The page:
Durant is lifting Oklahoma City as never before, with pocket passes instead of pull-ups, crossovers instead of fadeaways. He remains the most prolific marksman alive, unfurling his impossibly long arms to heights no perimeter defender can reach, but he has become more than a gunner. He set career marks in efficiency rating, assists and every newfangled form of shooting percentage. "Now he's helping the whole team," says 76ers point guard Royal Ivey, who spent the past two seasons with the Thunder. "Now he's a complete player." The Thunder are better because Durant is better. Of course, the Heat will be favored to repeat as champions, and deservedly so. But Oklahoma City has been undercutting conventional wisdom for six months.

NBA history is littered with stars who languish in another's shadow, notably Karl Malone, Charles Barkley, Patrick Ewing and Reggie Miller through the Michael Jordan reign. Oklahoma City lost to Miami in the Finals last June, and Durant will surely be runner-up to LeBron James in the MVP balloting again. Durant is only 24 and is as respectful of James as a rival can be, but he's nobody's bridesmaid. "I've been second my whole life," Durant says. "I was the second-best player in high school. I was the second pick in the draft. I've been second in the MVP voting three times. I came in second in the Finals. I'm tired of being second. I'm not going to settle for that. I'm done with it."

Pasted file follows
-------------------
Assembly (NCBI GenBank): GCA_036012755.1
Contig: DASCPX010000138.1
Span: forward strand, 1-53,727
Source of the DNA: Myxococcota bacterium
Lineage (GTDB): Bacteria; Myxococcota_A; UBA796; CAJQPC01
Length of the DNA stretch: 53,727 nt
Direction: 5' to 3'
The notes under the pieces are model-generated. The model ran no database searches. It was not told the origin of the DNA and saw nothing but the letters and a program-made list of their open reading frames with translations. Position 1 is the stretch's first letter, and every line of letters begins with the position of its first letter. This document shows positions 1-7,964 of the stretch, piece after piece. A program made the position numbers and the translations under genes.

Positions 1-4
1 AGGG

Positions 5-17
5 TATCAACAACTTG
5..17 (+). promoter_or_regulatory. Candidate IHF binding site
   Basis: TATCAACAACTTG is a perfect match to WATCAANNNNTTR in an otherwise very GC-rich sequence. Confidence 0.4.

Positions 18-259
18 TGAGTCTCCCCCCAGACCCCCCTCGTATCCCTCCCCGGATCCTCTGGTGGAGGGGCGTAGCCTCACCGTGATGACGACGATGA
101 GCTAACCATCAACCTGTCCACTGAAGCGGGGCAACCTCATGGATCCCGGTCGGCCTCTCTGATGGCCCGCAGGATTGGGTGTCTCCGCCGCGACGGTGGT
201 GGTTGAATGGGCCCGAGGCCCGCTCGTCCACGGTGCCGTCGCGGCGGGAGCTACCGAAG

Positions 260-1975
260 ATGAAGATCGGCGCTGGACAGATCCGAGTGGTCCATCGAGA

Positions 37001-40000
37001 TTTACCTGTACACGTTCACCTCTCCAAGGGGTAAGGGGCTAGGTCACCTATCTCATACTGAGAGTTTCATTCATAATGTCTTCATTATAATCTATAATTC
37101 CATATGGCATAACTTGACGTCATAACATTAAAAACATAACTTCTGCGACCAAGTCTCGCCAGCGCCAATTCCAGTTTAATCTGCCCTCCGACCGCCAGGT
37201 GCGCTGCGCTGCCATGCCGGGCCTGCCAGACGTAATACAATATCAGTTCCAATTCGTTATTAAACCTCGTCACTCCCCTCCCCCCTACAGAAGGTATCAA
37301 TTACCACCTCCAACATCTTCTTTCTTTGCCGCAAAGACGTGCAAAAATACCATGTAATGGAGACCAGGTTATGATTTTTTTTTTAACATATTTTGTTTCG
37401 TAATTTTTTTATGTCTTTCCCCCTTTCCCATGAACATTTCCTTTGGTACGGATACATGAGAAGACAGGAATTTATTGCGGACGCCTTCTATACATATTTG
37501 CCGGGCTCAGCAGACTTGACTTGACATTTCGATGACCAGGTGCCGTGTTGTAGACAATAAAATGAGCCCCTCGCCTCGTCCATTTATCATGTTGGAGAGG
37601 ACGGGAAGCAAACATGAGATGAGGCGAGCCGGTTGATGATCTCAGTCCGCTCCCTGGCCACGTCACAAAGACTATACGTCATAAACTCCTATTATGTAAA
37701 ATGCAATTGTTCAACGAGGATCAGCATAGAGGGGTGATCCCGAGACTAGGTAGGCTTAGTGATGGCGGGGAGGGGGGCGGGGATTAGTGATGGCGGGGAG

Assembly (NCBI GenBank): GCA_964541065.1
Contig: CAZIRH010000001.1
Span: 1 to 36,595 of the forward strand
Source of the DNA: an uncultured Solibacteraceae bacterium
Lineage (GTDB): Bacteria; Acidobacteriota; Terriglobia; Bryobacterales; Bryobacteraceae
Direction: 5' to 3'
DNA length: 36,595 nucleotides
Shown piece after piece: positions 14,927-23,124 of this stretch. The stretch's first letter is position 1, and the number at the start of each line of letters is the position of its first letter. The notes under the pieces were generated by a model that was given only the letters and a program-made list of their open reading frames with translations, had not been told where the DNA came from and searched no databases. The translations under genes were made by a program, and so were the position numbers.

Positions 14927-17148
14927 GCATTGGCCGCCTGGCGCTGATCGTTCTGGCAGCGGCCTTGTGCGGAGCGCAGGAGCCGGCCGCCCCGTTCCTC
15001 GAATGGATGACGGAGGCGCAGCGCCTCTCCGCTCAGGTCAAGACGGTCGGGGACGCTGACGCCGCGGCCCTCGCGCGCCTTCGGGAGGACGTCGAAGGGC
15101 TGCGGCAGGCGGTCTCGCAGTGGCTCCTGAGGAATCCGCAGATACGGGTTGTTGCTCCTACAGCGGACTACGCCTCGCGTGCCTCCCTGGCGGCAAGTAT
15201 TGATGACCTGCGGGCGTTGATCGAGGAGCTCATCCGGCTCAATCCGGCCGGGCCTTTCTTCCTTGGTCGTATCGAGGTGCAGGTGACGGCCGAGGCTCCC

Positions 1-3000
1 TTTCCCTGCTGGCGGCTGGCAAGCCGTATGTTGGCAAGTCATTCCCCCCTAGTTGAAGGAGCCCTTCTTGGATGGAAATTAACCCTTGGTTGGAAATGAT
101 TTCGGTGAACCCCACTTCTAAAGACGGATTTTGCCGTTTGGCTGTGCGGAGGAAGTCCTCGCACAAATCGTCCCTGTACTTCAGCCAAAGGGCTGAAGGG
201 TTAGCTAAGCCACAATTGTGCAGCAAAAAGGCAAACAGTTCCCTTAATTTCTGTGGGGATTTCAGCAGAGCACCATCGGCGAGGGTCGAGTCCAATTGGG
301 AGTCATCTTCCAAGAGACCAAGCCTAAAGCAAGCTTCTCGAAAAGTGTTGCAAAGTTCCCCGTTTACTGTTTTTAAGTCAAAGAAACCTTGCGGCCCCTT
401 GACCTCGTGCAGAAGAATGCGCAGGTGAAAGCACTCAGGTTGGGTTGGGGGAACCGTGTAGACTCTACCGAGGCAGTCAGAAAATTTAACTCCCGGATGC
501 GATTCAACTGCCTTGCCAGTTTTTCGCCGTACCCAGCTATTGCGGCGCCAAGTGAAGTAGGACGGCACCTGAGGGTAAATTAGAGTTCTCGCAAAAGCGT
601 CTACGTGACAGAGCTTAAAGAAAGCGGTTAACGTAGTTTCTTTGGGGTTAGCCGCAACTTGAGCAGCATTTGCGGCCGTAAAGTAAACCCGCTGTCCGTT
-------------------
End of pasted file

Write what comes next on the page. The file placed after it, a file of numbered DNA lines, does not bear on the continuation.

"I'm not taking it easy on [LeBron]. Don't you know I'm trying to destroy the guy every time I'm on the court?"